>> > Autocompletion could be provided when the text cursor is placed after
>> > numbers. and provide these options:
>> >
>> > map(function(x){ return x * 2; });
>> > map(Math.sqrt);
>> >
>> > For another, though, exploring a JS API seems more naturally a
>> multi-stage
>> >> process, so it seems much more natural to use a REPL model for JS, than
>> >> making you enter the whole thing and then eval it all. It means you can
>> >> play around, too, and see the result at each step:
>> >>
>> >>
>> >> *> var example = ["this"]*
>> >> *> example.push("thing")*
>> >>
>> >> *< 2*
>> >>
>> >> *> console.log(example)**< ["this", "thing"]*
>> >>
>> >> *> example.push("over", "there")**< 4*
>> >>
>> >> *> console.log(example)*
>> >> *< ["this", "thing", "over", there"]*
>>
>> >>
>> >> It feels important to be able to show intermediate results like this.
>> >>
>> >
>> > It would still be possible, as the user could enter the code line by
>> line.
>> > Though in the examples we want to show what a specific API does and the
>> > user should not have to care about other parts of the code like defining
>> > variables.
>> > In the example above all we want to show is what example.push("over",
>> > "there") does (add the items to the array and return the new length of
>> > the array).
>> >
>> > I've been thinking, though - if it's primarily vertical space that
>> bothers
>> >> you, why not use the example at the top as the instructions, instead
>> of an
>> >> almost-the-same duplicate? e.g. https://developer.mozilla.org/
>> >> en-US/docs/User:wbamberg/Examples_on_top/Array.prototype.push():v2.2 ?
>> >>
>> >> (also, I was thinking perhaps we could add a "play" button to the
>> >> console, that plays the example into it a character at a time, in case
>> you
>> >> just want to see the example being executed without having to type, or
>> in
>> >> case you need help figuring out what to do with the console?)
>> >>
>> >
>> > You're right, it doesn't make sense to have an almost-the-same
>> duplicate.
>> > That's why I actually expected to only have the interactive example
>> (which
>> > should be executed on page load to show the results without having to
>> click
>> > a button).
>> >
>> > Sebastian
>> >
>> >
>> >> On Wed, Jan 25, 2017 at 2:01 PM, Sebastian Zartner <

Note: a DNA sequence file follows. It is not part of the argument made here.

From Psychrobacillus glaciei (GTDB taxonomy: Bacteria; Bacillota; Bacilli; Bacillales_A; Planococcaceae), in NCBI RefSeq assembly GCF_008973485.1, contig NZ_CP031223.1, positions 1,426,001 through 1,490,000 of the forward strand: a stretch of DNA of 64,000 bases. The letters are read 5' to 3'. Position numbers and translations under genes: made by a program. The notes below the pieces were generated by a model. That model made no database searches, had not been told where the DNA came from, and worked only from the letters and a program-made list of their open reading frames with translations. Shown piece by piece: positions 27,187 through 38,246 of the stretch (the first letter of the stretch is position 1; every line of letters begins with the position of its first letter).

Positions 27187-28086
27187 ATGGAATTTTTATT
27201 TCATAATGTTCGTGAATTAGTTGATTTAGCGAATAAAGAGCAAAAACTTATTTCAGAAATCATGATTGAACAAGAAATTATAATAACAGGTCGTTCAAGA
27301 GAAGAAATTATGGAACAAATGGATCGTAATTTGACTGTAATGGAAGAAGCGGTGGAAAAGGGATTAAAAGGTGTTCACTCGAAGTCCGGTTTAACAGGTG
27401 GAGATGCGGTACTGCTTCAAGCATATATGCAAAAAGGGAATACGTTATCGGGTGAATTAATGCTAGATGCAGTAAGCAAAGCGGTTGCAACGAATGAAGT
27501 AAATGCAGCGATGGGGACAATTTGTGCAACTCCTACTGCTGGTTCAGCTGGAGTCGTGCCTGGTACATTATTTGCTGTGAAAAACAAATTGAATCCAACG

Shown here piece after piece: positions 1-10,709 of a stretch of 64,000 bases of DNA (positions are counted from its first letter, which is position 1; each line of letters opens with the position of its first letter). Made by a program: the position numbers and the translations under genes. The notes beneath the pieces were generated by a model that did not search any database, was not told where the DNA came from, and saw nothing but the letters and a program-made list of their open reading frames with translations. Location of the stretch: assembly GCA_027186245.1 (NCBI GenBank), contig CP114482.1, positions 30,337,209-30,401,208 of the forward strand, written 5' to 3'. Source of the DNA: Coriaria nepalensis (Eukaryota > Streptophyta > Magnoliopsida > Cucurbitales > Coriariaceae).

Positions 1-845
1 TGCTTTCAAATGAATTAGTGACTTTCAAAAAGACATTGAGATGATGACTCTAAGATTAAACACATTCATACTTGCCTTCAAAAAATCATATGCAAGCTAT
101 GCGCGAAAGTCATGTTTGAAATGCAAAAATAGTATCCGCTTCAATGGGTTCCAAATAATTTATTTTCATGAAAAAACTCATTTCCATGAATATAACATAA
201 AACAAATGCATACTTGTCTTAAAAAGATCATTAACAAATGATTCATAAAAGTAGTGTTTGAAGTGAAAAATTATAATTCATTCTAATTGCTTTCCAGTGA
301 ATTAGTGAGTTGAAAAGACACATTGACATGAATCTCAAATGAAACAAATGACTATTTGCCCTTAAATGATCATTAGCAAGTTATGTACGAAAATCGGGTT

>> >> sebastianzartner@gmail.com> wrote:
>> >>
>> >>> On 25 January 2017 at 18:40, William Bamberg 
>> >>> wrote:
>> >>>
>> >>>> On Wed, Jan 25, 2017 at 12:25 AM, Sebastian Zartner <
>> >>>> sebastianzartner@gmail.com> wrote:
>> >>>>
>> >>>>> If we want to provide a way to try out the examples (and I do), I
>> >>>>> think the examples should be offered within a suggestions list like
>> in the
>> >>>>> CSS pages you created. This would save the space used for the
>> examples
>> >>>>> below the console.
>> >>>>>
>> >>>>
>> >>>> I think this is difficult for the JS examples in a way that it isn't
>> >>>> for CSS. The CSS examples are multiple-option, one-step (for the
>> most part,
>> >>>> anyway) - write any of these declarations, see the effect. Typically
>> the JS
>> >>>> examples are one-option, multiple-step: walking through a multi-step
>> >>>> process, and if you don't walk through all the same steps, you won't
>> see
>> >>>> the same result. Do A, then B, then C. If instead you do A, then G,
>> then C
>> >>>> won't make sense any more.
>> >>>>
>> >>>> So it's tricky. You could start by offering them A, then if that's
>> what
>> >>>> they enter, off them B, and so on. And if they don't enter the thing
>> you
>> >>>> expect, then? Just stop offering them suggestions, maybe? But I
>> think this
>> >>>> might also be confusing for the user, and seems like a very fussy UI
>> to
>> >>>> present.
>> >>>>
>> >>>
>> >>> Maybe there shouldn't be a single-line command line then but rather an
>> >>> editor like for CSS, so users don't have to enter each command
>> themselves
>> >>> but can play with the example code.
>> >>> This makes it more consistent with the CSS examples and provides a
>> >>> better UX.
>> >>>
>> >>> Sebastian
>> >>>
>> >>
>> >>
>> >
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>>
>
>